My favorite example is (American) football (see some great posts on the topic here, here, and here). It is definitively American and blatantly masculine. It creates heroes of its players, and provides fame and fortune. But, it is a warlike sport that ravages men’s bodies. Men battle on the field to demonstrate their physical ability, their courage, their competitiveness, just as in society where men compete with one another for dates, promotions, etc., all of which rests on their masculine performance. But this performance can be grueling. For football players, it brings broken bones, chronic pain, and CTE (chronic traumatic encephalopathy), a condition in the brain, produced by repeated sub-concussive trauma, leading to early onset dementia, mood disorders, and memory loss. In society, the price men pay may not be as obvious as the scars and bruises that football causes; men pay for their privilege in shorter life spans (often attributed to risk-taking behaviors like fast driving and drinking, and lifestyle choices like eating red meat), stunted emotional development, and a lack of fulfilling relationships (because the characteristics that make good businessmen do not always make good friends or partners).

We do not have to turn to reactionary models like the men’s rights movement to make sense of why American men are unhappy and feel dissatisfied by their social roles, nor should we. We do not have to blame feminists or women for making things better for themselves, nor should we. In fact, any move toward greater social equality is good for everyone, even those whose power is threatened (or diminished). We can, however, take note of the facets of life where different groups (of men, of women, of immigrants, of workers, etc.) find flaws, and see how these flaws emerge out of unequal conditions. We will obviously find them among those most disadvantaged in society, but we will also discover them hidden behind social privilege. The solutions to these concerns will be found in dismantling structures of inequality.

How do you teach inequality? Have you discovered innovative ways to get students (at any level) to think about privilege and power? Or have you encountered resistance when teaching these topics, and if so, how do you manage that response?

Further Reading

  • Kimmel, Michael. 2013. Angry White Men: American Masculinity at the End of an Era. New York: Nation Books.
  • Rothenberg, Paula. 2014. Race, Class, and Gender in the United States. 9th Edition. New York: Worth Publishers. [this is the textbook I use for the class, which contains a variety of readings that lend themselves to the structure I’ve laid out]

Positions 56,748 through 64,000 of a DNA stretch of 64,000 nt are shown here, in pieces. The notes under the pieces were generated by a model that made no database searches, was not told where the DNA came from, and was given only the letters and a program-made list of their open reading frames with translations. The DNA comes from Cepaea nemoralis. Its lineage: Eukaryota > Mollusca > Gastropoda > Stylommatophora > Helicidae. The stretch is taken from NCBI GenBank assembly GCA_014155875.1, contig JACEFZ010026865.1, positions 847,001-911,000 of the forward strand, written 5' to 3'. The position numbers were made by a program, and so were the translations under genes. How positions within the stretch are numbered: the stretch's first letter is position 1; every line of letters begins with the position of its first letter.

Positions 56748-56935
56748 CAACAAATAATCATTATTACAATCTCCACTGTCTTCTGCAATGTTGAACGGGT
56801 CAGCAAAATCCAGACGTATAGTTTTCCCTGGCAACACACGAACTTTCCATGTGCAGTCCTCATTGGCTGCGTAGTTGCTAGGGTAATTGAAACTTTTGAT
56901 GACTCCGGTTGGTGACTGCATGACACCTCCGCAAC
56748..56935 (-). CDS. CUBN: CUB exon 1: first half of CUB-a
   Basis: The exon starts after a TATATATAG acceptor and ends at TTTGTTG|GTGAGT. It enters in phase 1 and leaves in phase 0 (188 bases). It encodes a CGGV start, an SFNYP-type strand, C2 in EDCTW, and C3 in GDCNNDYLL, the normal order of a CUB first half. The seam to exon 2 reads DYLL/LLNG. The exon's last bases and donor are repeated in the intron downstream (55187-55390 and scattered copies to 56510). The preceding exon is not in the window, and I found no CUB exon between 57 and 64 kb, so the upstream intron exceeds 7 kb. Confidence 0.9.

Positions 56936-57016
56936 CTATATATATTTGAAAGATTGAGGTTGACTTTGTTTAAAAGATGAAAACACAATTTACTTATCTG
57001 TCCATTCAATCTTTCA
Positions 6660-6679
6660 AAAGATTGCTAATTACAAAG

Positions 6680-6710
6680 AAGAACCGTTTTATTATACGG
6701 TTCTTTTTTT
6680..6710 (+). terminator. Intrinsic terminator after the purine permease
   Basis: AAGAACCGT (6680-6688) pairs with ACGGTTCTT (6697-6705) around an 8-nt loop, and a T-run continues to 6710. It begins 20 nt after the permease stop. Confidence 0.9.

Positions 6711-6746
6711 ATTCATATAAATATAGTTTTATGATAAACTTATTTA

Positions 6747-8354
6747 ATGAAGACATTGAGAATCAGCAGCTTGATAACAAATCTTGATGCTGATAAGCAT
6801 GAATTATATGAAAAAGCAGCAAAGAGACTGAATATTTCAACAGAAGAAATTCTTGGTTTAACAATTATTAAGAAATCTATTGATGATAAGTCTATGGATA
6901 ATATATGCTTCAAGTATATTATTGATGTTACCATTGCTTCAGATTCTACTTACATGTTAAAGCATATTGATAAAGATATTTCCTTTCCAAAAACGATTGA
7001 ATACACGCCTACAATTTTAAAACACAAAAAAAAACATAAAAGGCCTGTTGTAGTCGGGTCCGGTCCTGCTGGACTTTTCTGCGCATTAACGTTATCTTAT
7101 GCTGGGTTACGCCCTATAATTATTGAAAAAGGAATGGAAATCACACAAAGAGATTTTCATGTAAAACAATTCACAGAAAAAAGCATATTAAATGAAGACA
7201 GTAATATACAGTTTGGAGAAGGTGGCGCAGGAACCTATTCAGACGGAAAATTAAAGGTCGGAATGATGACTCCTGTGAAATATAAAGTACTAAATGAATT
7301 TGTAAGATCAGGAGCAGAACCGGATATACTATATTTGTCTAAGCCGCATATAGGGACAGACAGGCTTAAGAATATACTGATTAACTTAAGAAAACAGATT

And, for more on teaching and pedagogy, see Markus Gerke’s post here.

Amanda Kennedy is a founder and editor of Masculinities 101. She is currently completing her PhD in Sociology at Stony Brook University.

Crossposted at Masculinities 101

Monday
Jan272014

Who is the Public Face of Sociology?

The 101 class is the public face of our discipline. Every year there are roughly a million students in the United States who take Soc 101, that is, if my publisher friends’ estimates are to be believed. For the overwhelming majority of Americans, 101 will be their only exposure to our discipline. Sure, they might hear about our research findings in the media, but chances are they’ll have no idea that it was a sociologist who produced the research.

So, who’s teaching the 101 courses at your institution? In many places 101 is taught by a hodgepodge of grad students, adjuncts, lecturers, and assistant professors.[1] In every one of these situations we position on the front lines our least experienced educators (many of whom have never received any formalized training on pedagogy). Now, don’t let me be misunderstood. I reject the idea that years of experience correlates with excellence in the classroom. I’ve been cutting my grass since I was 10, but I’ve always done the bare minimum to avoid the ridicule of my neighbors. My neighbor’s yard, on the other hand, is the stuff that would make the angels cry. Wisdom in the classroom certainly has it’s advantages, but an inexperienced teacher who is passionate and focused on honing their craft can quickly make up for a lack of experience.

How do the faculty in your department think about 101? Is it something to be avoided like the plague? Is it a hazing ritual that you put newbs through so that senior faculty can get to teach their “real classes” (i.e. their upper division classes within their area of interest)?

Why Does It Matter Who Teaches 101

First, it matters because the introductory classes serve as the on ramp to the major. As reported by InsideHigherEd.com in their forth coming book How College Works, Chambliss and Takacs find that,

Undergraduates are significantly more likely to major in a field if they have an inspiring and caring faculty member in their introduction to the field. And they are equally likely to write off a field based on a single negative experience with a professor.